Regular green tea drinking may protect against memory decline

TBH LP - Image 4
TBH LP - Image 4

By Philip Tubby | Thursday 16 March 2017

J Nutr Health Aging: Tea consumption reduces the incidence of neurocognitive disorders: findings from the Singapore longitudinal aging study.

Researchers at the University of Singapore have completed a study of almost 1,000 Chinese people over 55 and found a link between regular tea drinking and a lower risk of neurocognitive disorders. The findings are published on Thursday 16 March in the Journal of Nutrition Health and Aging.

The team studied 957 over 55s in China, who did not have memory and thinking problems or dementia at the start of the study. Between 2003 and 2005, participants were asked questions about their tea-drinking habits and their answers compared to information collected about their memory and thinking ability over the following years until 2010.

Over two thirds of the participants were tea drinkers, consuming black, oolong and green tea. During the course of the study, 5.9% (39) of the 660 tea drinkers developed significant cognitive problems compared to 11% (33) of 297 non-tea drinkers. Those who reported medium levels of tea consumption – drinking several cups a day – had the lowest risk of developing a cognitive disorder over the study period.

Dr David Reynolds, Chief Scientific Officer at Alzheimer’s Research UK, said:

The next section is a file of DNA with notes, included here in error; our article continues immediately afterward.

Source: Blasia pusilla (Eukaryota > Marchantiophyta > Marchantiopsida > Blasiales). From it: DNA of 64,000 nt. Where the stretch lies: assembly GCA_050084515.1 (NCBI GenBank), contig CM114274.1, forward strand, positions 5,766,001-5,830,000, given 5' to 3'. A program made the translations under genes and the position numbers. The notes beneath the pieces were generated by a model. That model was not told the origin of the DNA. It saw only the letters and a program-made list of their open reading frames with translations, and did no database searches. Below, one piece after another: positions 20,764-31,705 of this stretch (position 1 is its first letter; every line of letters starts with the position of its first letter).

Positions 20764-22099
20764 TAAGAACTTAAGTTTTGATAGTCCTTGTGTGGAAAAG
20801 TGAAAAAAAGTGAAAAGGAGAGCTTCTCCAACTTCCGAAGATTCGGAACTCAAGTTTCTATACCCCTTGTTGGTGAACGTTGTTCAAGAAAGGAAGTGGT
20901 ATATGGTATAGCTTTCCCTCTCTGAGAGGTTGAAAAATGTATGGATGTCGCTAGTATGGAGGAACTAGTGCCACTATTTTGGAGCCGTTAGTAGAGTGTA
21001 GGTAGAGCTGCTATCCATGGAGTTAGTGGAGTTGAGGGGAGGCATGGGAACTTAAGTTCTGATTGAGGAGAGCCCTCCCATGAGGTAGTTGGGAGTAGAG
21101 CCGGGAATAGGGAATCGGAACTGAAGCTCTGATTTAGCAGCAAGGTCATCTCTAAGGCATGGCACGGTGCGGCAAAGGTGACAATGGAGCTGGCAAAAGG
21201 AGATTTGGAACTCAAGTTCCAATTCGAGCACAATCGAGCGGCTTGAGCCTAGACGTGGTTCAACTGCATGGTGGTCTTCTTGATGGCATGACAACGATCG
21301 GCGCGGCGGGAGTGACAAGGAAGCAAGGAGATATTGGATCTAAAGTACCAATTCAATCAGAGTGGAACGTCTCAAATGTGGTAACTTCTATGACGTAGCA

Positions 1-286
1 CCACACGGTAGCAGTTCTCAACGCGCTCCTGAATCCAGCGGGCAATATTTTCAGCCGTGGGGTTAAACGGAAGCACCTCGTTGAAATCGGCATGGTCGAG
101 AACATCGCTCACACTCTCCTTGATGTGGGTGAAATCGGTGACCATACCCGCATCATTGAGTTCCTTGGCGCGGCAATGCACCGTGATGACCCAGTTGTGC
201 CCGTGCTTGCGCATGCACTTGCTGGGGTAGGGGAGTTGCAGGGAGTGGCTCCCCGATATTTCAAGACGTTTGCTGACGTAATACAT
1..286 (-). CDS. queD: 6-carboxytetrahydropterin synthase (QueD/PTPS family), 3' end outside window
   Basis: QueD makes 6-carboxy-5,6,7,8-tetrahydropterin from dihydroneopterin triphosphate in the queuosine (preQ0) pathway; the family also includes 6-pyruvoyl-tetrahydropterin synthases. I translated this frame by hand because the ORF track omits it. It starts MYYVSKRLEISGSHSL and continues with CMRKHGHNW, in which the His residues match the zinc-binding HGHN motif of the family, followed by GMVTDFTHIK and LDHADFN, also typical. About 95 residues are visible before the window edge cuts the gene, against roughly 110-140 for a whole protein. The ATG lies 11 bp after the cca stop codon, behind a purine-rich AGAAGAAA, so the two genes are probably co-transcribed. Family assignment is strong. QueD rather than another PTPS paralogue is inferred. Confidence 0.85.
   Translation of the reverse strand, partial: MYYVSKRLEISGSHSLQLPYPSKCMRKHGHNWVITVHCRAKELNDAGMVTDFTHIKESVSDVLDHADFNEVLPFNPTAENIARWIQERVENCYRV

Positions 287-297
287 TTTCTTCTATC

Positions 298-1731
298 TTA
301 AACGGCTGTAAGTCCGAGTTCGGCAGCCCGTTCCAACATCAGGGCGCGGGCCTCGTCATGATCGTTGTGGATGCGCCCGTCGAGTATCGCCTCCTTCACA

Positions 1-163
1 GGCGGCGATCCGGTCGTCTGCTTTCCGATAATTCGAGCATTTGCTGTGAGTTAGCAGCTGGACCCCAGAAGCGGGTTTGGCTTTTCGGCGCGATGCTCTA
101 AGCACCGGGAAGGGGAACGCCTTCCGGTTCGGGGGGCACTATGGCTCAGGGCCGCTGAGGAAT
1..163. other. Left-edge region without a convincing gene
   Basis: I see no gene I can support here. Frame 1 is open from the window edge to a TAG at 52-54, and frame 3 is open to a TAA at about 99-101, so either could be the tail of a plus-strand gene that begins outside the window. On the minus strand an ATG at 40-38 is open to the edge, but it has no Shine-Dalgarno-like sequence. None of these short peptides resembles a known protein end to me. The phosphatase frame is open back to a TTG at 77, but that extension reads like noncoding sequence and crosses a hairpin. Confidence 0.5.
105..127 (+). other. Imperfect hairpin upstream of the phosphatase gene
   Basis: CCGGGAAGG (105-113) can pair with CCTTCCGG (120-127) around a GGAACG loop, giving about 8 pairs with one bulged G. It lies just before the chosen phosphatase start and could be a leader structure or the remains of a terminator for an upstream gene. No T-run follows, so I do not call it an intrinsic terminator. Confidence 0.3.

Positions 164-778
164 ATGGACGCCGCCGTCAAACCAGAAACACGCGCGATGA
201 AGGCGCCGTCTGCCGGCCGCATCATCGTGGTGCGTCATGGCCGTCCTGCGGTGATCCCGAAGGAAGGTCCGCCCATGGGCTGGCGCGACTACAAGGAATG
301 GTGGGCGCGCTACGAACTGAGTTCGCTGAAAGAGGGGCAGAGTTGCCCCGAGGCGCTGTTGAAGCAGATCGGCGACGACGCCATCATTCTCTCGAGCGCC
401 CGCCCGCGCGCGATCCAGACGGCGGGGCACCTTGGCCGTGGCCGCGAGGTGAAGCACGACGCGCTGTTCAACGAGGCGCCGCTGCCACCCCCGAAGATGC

“While the headline findings from this study may seem attractive to British tea drinkers, this study of older Chinese people focused on green, black and oolong teas. It’s unclear why tea drinkers had a lower risk of memory and thinking problems, although there is ongoing research into the potential benefits of bioactive compounds in tea. Nature can be a powerful source of compounds with medicinal properties, but it’s too early to conclude that tea drinking is directly linked to better brain health. Those who regularly drink tea may also partake in other interests and behaviours that influence their risk of memory disorders later in life.

“While studies like this can’t prove a causal link, they do provide clues for researchers to follow in the search for new treatments and preventions. With one million people in the UK expected to have dementia by 2025, we must continue to invest in research to inform approaches to maximise brain health into older age.”


By submitting a comment you agree to our comments policy.
Please do not post any personal information about yourself or anyone else, especially any health data or other sensitive data. If you do submit sensitive data, you consent to us handling it in line with our comments policy.

Leave a Comment

About the author

Philip Tubby